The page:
Yup, the Celtics are playing that guy tonight.
In other Chicago news, the Bulls just gave up 120 points to the New York Knickerbockers (including a staggering 132.1 points per 100 possessions in the first half). Then the fourth quarter came around, the Bulls cut the lead to nine, and Derrick Rose and Joakim Noah spent the game’s final minutes on the bench. Wait, what? On the bench? In a semi-close game? What did Thibodeau do, forget that he could make substitutions again?
No, he was simply riding his bench’s hot hand. The subs went on a 10-0 run and Thibs wanted to reward them. Can you blame him for that? Not really. But as soon as the run stops you have to put Rose and Noah back into the game. Right? Not in Thibodeau’s eyes. “The second unit I thought fought hard to close it, and I wanted to see what they could get out of it,” he told the New York Post.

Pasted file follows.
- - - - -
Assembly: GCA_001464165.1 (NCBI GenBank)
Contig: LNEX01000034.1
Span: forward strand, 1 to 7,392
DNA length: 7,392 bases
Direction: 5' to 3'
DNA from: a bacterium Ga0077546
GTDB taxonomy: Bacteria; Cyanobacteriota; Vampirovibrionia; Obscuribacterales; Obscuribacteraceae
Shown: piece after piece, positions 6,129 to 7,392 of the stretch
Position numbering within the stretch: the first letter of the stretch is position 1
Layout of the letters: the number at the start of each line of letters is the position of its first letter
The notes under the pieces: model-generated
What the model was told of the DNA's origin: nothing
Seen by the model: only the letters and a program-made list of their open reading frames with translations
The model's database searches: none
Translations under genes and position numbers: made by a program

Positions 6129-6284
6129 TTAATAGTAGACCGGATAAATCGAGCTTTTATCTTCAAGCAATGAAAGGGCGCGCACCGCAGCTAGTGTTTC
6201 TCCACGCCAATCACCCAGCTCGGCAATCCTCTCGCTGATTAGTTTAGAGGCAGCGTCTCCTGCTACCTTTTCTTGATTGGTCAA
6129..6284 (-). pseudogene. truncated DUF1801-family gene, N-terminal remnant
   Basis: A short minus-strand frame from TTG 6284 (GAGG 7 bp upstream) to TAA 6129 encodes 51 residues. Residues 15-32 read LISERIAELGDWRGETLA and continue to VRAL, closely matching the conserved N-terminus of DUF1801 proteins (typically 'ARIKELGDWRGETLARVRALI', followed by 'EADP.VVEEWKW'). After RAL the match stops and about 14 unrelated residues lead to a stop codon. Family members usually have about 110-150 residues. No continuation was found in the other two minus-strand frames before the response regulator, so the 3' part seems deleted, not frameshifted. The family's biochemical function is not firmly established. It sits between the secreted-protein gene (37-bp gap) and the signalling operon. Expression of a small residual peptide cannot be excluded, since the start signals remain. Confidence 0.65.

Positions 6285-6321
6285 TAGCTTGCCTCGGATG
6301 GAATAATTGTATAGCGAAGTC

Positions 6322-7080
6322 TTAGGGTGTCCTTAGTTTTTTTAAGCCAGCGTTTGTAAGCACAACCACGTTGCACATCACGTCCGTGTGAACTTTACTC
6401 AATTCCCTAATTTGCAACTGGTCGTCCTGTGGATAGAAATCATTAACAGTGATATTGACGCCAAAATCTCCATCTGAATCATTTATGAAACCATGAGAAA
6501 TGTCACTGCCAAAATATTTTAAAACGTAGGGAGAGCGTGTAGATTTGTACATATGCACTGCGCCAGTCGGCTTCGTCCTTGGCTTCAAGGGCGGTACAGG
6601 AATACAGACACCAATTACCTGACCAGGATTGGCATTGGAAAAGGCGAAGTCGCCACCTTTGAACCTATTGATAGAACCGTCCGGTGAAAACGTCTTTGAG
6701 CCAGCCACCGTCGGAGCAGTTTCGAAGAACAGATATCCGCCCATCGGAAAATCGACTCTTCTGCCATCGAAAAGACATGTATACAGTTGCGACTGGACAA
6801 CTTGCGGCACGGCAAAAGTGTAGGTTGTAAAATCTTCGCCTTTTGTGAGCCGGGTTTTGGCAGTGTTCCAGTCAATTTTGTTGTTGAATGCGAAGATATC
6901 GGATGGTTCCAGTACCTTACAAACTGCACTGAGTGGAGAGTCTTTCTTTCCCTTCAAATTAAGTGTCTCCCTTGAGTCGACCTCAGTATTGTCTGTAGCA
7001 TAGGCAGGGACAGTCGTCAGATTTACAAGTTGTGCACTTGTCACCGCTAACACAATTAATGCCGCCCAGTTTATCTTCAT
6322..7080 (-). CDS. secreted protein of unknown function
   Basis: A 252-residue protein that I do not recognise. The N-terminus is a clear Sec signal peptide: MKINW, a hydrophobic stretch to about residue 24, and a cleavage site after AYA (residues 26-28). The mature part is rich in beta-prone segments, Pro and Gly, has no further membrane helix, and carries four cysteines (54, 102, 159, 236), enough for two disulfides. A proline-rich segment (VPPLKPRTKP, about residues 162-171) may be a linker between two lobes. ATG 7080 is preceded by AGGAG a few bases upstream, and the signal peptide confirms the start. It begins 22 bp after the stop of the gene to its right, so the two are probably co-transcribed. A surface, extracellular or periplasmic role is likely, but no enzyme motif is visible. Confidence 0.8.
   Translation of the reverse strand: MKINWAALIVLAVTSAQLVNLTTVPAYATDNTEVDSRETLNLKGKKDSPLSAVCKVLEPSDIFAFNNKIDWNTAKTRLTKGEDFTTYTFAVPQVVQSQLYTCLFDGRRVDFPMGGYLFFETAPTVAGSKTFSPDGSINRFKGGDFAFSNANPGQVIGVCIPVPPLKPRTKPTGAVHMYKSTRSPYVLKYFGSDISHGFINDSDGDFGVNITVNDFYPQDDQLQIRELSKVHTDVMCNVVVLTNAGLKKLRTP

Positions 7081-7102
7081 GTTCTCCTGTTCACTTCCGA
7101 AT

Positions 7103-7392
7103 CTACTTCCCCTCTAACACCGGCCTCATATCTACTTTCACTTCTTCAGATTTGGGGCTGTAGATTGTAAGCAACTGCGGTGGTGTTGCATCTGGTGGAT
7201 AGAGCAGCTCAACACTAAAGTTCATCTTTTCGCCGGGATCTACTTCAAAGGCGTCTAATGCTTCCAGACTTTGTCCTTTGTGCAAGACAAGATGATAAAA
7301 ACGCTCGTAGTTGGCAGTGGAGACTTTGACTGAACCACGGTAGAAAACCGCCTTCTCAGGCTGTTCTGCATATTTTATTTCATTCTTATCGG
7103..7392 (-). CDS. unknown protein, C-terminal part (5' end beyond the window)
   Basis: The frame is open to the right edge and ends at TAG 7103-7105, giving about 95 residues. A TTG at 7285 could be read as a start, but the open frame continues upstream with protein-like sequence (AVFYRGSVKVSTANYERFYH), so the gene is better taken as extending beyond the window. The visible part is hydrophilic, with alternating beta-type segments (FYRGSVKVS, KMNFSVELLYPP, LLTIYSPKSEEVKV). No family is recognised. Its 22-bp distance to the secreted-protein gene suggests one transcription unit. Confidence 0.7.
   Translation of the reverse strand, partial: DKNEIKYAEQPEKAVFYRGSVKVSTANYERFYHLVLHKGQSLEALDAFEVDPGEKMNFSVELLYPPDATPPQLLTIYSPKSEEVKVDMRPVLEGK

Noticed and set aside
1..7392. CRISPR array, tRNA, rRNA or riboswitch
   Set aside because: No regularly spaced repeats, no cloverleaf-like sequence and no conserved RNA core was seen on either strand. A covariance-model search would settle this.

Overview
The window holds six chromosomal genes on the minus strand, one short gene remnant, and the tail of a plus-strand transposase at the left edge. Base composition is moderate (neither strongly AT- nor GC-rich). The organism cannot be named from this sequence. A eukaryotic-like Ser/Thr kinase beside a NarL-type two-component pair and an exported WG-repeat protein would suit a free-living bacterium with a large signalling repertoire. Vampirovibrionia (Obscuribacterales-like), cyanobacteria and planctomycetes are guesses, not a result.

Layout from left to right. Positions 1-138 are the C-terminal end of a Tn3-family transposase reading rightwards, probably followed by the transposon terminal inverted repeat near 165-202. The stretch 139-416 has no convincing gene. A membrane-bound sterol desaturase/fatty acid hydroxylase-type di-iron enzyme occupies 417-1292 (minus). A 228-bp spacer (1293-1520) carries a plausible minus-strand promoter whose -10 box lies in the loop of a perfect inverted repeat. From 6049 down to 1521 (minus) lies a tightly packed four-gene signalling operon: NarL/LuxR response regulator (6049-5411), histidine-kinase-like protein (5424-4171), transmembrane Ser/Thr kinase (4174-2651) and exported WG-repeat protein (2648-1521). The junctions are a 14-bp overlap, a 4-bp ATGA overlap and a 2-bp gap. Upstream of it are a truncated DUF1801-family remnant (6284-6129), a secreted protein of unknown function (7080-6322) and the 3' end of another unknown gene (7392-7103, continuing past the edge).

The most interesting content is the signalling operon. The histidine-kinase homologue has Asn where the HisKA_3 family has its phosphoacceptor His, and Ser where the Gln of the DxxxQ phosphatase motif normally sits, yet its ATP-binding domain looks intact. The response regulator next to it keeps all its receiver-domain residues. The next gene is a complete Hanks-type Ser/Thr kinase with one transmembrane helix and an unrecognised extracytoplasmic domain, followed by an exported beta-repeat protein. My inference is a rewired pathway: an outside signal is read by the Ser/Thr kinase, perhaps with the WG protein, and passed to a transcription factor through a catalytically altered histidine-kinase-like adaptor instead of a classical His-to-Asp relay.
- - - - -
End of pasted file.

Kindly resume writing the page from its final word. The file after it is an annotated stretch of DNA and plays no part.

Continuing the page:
Don’t sweat it, Thibs. You’ve got something up your sleeve for tonight. You know all the Celtics’ plays.
Thinking a little more about Thibodeau’s decision to keep his stars on the bench than I probably should care to, I kind of love it. It was the type of move that makes you scratch your head for now, definitely. But when the Bulls’ bench scraps together a gutty performance in a big game some time later this season, people should think, “Ahh. So THAT’S why Thibodeau left the bench in against the Knicks.”
He was building confidence in his second unit and rewarding them for good play. Sure, he might have lost his team a game, but they probably weren’t going to win anyway. They were still down nine points with just three and a half minutes to play. Thibs will surely catch a lot of heat for the move, but I’m on board. It was a ballsy decision that could pay serious dividends in the future.